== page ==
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Senior Investigator

Leslie G. Ungerleider, Ph.D.

Laboratory of Brain & Cognition
Building 10 Room 4C104
10 Center Drive MSC1366
Bethesda MD 20892-1366
Office: (301) 435-4932

Fax: (301) 402-0921

Dr. Ungerleider received her B.A. degree from the State University of New York at Binghamton and her Ph.D. degree, with a major in Experimental Psychology, from New York University. During her postdoctoral training with Karl Pribram at Stanford University, she began her work on higher-order perceptual mechanisms in the cortex of primates. She moved to the NIMH in 1975, joining Mortimer Mishkin in the Laboratory of Neuropsychology. Their neurobehavioral work inspired their theory of 'two cortical visual systems', one specialized for object recognition and another for visuospatial perception. In 1995, Dr. Ungerleider became Chief of the Laboratory of Brain and Cognition at NIMH. She is a member of the National Academy of Sciences, the Institute of Medicine of the National Academy of Sciences, and the American Academy of Arts and Sciences. In 2001, she was the recipient of the Women in Neuroscience Lifetime Achievement Award and in 2008 she became an NIH Distinguished Investigator.

Dr. Ungerleider's Section has long been devoted to establishing the links between neural structure and cognitive function, especially in the visual modality. Most of her early work focused on anatomical tracing techniques in macaque monkeys in order to delineate the areas that comprise visual association cortex and their interconnections. By the mid-1990s, she and others had succeeded in mapping much of the monkey extrastriate visual cortex and had outlined some of the major functional systems. With the basic anatomical data in hand, she then addressed more functional questions, including: 1) behavioral assessment of selective brain lesions in the cortical areas she had previously mapped; and 2) physiological recordings of neural activity in awake, behaving monkeys. With the advent of functional brain imaging in humans, she also began brain imaging studies of human cortex, using first PET and then fMRI. The monkey work has guided many of her hypotheses in the human imaging studies, and findings from the imaging studies have provided a broader, systems-level picture than could have been derived from the monkey work alone. Dr. Ungerleider has recently expanded her monkey program to include monkey fMRI in order to expand upon the parallel studies in humans and monkeys for which her lab is recognized.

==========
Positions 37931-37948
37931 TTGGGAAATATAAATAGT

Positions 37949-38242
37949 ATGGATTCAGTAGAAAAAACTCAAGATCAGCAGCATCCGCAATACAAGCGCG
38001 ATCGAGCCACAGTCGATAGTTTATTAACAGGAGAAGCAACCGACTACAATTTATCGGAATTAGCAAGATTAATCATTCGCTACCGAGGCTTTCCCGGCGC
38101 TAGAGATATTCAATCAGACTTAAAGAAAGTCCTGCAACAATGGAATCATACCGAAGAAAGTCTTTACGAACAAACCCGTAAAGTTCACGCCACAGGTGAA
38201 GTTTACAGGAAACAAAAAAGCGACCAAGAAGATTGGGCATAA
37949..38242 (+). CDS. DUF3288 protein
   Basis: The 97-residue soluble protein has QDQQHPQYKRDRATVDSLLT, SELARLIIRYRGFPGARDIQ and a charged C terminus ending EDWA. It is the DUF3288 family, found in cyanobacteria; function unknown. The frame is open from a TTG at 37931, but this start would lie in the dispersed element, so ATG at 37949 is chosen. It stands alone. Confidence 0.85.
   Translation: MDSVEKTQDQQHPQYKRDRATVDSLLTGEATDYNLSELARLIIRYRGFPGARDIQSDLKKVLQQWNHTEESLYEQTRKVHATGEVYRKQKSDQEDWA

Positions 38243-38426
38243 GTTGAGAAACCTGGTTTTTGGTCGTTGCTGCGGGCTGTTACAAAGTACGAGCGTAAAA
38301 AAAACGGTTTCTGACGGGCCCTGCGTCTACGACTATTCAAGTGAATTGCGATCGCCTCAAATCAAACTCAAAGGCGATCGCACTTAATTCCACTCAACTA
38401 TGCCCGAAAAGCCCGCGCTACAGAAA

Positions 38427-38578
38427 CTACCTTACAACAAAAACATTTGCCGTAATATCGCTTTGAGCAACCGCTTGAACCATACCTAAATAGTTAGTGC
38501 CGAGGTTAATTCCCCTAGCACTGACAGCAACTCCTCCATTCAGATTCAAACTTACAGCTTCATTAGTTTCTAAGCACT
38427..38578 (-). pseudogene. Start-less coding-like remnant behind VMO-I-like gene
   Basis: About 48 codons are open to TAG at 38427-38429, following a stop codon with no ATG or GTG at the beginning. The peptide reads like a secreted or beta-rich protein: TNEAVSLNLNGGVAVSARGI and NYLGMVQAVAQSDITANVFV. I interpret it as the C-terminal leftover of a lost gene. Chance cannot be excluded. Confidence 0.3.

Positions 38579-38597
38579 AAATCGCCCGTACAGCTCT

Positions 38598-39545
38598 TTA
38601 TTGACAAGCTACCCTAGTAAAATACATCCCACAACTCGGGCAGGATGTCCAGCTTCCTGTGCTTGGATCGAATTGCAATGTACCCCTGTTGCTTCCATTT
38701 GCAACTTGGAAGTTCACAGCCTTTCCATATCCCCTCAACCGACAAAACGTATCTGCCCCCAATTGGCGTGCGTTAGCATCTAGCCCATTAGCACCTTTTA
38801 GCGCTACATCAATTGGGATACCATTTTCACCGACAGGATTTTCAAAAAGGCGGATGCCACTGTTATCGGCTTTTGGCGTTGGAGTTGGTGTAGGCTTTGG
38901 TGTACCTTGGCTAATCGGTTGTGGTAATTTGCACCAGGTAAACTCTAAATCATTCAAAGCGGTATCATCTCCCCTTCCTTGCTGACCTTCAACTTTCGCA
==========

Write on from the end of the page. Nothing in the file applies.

Her work on visual attention has shown that in a typical scene many different objects compete for neural representation due to the limited processing capacity of the visual system. The competition among multiple objects can be biased by both bottom-up sensory-driven mechanisms and top-down influences, such as selective attention. Although the competition among stimuli is ultimately resolved within visual cortex, the source of top-down biasing signals derives from a distributed network of frontal and parietal areas. This biased competition model of attention suggests that once attentional resources are depleted, no further processing is possible. Dr. Ungerleider's more recent work has shown that, similar to the processing of other stimulus categories, the processing of stimuli with emotional valence is under top-down control, requiring attentional resources.

Clinical Protocol

  • Comparing fMRI and Neuronal Activity in the Awake Behaving Monkey ( ASP LN-22 )

  • Regional Cerebral Blood Flow Studies of Object Perception, Identification, Localization, and Memory ( 93-M-0170 )

Staff Image
  • Kandy Bahadur
    Postbaccalaureate IRTA

  • Fern Baldwin
    Postbaccalaureate IRTA

  • Andrew Bell, Ph.D.
    Visiting Fellow

  • Tracy Doty, Ph.D.
    Special Volunteer

  • James Ellis
    Postbaccalaureate IRTA

  • Stacia Friedman-Hill, Ph.D.
    Special Volunteer

  • Adam Greenberg, M.S.

  • Fadila Hadj-Bouziane, Ph.D.
    Visiting Fellow

  • Kathleen Hansen, Ph.D.
    IRTA Fellow

  • Sarah Hillenbrand
    Postbaccalaureate IRTA

  • Shruti Japee, Ph.D.
    Staff Scientist

  • Kartik Kesavabhotla
    Postbaccalaureate IRTA

  • Ning Liu, Ph.D.
    Visiting Fellow

  • Nick Malecek
    Postbaccalaureate IRTA

  • Adam Messinger, Ph.D.
    Staff Scientist

  • Ikuko Mukai, Ph.D.
    IRTA Fellow

  • Daniel Muldrew
    Technical IRTA

  • Roger Tootell, Ph.D.
    Adjunct Investigator

  • William Vinje, Ph.D.
    Research Fellow

  • 1) Ungerleider, L.G., Galkin, T.W., Desimone, R., and Gattass, R. (2008)
  • Cortical connections of area V4 in the macaque.
  • Cerebral Cortex , 18, 477-499
  • 2) Tootell, R.B.H., Devaney, K.J., Young, J.C., Postelnicu, G., Rajimehr, R., and Ungerleider, L.G. (2008)
  • fMRI mapping of a morphed continuum of 3D shapes within inferiortemporal cortex.
  • Proc. Natl. Acad. Sci. USA , 105, 3605-3609
  • 3) Hadj-Bouziane, F., Bell, A.H., Knusten, T.A., Ungerleider, L.G., and Tootell, R.B.H. (2008)
  • Perception of emotional expression activates regions independent of face selectivity in monkey inferior temporal cortex: a fMRI study.
  • Proc. Natl. Acad. Sci. USA, 105, 5591-5596
  • 4) Rossi, A.F., Bichot, N.P., Desimone, R., and Ungerleider, L.G. (2007)
  • Top-down attentional deficits in macaques with lesions of lateral prefrontal cortex.